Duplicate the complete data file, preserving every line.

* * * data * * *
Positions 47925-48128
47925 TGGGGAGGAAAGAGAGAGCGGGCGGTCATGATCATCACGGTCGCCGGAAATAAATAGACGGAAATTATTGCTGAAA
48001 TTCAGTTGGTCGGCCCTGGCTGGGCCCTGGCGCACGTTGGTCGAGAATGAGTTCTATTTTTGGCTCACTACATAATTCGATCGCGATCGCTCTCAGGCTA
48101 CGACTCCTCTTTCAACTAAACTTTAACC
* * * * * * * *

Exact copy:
Positions 47925-48128
47925 TGGGGAGGAAAGAGAGAGCGGGCGGTCATGATCATCACGGTCGCCGGAAATAAATAGACGGAAATTATTGCTGAAA
48001 TTCAGTTGGTCGGCCCTGGCTGGGCCCTGGCGCACGTTGGTCGAGAATGAGTTCTATTTTTGGCTCACTACATAATTCGATCGCGATCGCTCTCAGGCTA
48101 CGACTCCTCTTTCAACTAAACTTTAACC